Thirty-six year old Tommy was facing an important decision. In 2006 he was working for a large invest bank in their IT department. As an experienced and highly skilled engineering manager, Tommy was responsible for twenty-three people who reported directly to him. The responsibility was huge and the pace at the bank was frenetic. The internal customers that Tommy and his team serviced were extremely demanding. The pay was good and so were the benefits but Tommy wasn’t happy. A native of the Deep South, Tommy was homesick living and working in Chicago. On his daily two-hour commutes, he imagined a better work-life balance and started thinking about making a change.

Over the last decade most companies stopped offering long-term job stability. With the economy bouncing around like a rubber ball, Tommy knew that he needed a financial cushion if he were to relocate and find a new job. He spoke with his employer about a role in Charlotte, NC but with hiring freezes and other issues it didn’t work out. Like so many people who want to change their lives, Tommy felt between a rock and a hard place. After one of his long train rides home from the office he told his wife, "I am sick of the cold Chicago weather and if I had enough money I would just quit and move!"

“What about the account you set up when we first moved north?” His wife asked. Tommy was so good at planning that he forgot that he set up a “relocation” bank account six years prior when he arrived chilly Chicago. When he arrived at his office the next day he checked the balance of the account to find to his surprise, that it was quite significant. Combined with his 2006 bonus he walked into his boss’s office that morning and quit on the spot. He was back home by noon.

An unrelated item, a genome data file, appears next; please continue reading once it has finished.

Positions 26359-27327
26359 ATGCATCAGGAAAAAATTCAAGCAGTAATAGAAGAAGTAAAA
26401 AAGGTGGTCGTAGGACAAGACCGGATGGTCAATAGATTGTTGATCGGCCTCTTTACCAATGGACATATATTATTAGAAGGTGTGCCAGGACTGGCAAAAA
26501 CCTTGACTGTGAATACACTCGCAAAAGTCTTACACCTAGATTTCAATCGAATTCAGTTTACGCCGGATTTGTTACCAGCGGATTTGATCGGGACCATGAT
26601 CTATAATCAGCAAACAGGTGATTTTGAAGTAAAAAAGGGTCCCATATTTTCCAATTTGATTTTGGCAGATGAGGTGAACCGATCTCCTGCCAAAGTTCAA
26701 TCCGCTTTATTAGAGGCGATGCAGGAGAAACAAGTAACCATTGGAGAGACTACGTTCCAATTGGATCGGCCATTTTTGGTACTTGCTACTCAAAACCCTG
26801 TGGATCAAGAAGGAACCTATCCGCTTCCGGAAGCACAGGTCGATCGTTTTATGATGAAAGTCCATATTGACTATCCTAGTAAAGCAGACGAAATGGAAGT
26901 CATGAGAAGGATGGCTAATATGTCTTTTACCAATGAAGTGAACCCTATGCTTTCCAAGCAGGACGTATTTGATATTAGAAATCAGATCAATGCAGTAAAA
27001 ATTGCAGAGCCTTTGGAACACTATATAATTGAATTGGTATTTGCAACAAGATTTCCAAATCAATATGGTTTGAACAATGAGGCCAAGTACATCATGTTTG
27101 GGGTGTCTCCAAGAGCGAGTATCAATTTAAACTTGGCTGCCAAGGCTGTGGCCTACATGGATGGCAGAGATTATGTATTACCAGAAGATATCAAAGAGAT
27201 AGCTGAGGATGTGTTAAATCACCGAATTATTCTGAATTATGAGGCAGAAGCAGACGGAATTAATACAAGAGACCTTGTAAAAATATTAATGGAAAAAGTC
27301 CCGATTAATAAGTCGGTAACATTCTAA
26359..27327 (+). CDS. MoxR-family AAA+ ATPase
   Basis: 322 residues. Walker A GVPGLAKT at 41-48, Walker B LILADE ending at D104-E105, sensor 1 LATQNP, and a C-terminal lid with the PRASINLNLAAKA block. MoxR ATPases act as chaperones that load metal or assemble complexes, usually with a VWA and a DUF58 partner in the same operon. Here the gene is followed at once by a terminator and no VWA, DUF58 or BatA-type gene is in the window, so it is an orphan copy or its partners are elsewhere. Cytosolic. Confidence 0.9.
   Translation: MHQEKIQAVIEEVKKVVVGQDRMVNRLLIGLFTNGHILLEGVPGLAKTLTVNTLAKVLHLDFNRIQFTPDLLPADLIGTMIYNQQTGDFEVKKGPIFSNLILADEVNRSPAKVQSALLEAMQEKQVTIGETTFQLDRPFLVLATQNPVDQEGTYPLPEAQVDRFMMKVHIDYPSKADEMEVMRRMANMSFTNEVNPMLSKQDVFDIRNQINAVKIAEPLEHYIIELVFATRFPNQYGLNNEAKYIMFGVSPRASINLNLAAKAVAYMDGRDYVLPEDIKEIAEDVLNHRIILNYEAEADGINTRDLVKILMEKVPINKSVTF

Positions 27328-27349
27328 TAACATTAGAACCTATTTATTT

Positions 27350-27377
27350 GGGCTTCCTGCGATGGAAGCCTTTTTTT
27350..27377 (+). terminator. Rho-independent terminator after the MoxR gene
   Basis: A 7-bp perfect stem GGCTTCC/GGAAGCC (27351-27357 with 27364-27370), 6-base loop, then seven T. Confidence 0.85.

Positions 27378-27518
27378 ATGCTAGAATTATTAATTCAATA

Tommy didn’t have a job waiting for him but he had a feeling that Charlotte, NC was the place to be on the map. He made his decision to relocate and find a job when he got there based on hope, fortitude and survival skills. Eight days after quitting his job, he and his wife’s belongings were shipped south. Leaving eight inches of snow behind them, they spent some time living in their RV, meeting very old friends and fishing until the wee hours of the night. One month later Tommy landed a position with a new employer.

Tommy and his wife went from living in a cramped Chicago neighborhood to four acres of seclusion just thirty minutes from Tommy’s new job. Besides having more space, he and his wife can't see or even hear his neighbors. He went from doing engineering work with twenty-three direct reports straight into managing a first line support desk with just three reports. He explains that it is a significant step backwards professionally but the quality of life is exponentially better and his salary took a pretty significant jump. “I am much happier now. It was a pretty risky move on my part but seems to have paid off well in the end.”

It turns out that this wasn’t the first time Tommy had done something like this. Many years ago when he moved to Chicago on a wing and a prayer he placed an ad in the "Work Wanted" section of the Chicago Tribune as a Webmaster. “My thought at the time was that even corporate recruiters need a handyman or yard work done and if I could put my number in front of them over coffee on Sunday morning they might call. It was a desperate move but I ended up getting more calls from that than I did from two weeks of shopping my resume around. The recruiter that ended up brokering my hire at the time, kept that ad on his desk for as long as I knew him as a reminder to himself to never give up and to always think outside of the box.”

Tommy’s risk paid off. He walks the walk and talks the talk. He wanted something better and was willing to put in the effort. But what’s most important is that he refused to accept that he was stuck between a rock and a hard place. I have a feeling that even if he didn’t have the once forgotten “relocation” money set aside, he would have found another way to make it work. He also admits to having put the skills that he learned in the training classes and coaching sessions that I facilitated into practice.

Sometimes important decisions seem like crevices larger than they really are. Take a deep breath and start planning a route across. Take a leap of faith, a risk. Nothing is as imposing as it seems. Once in your new ‘life’ you’ll take a backwards glance and see that it really wasn’t so difficult. Today, take one step, any step, which will lead you closer to where you want to be.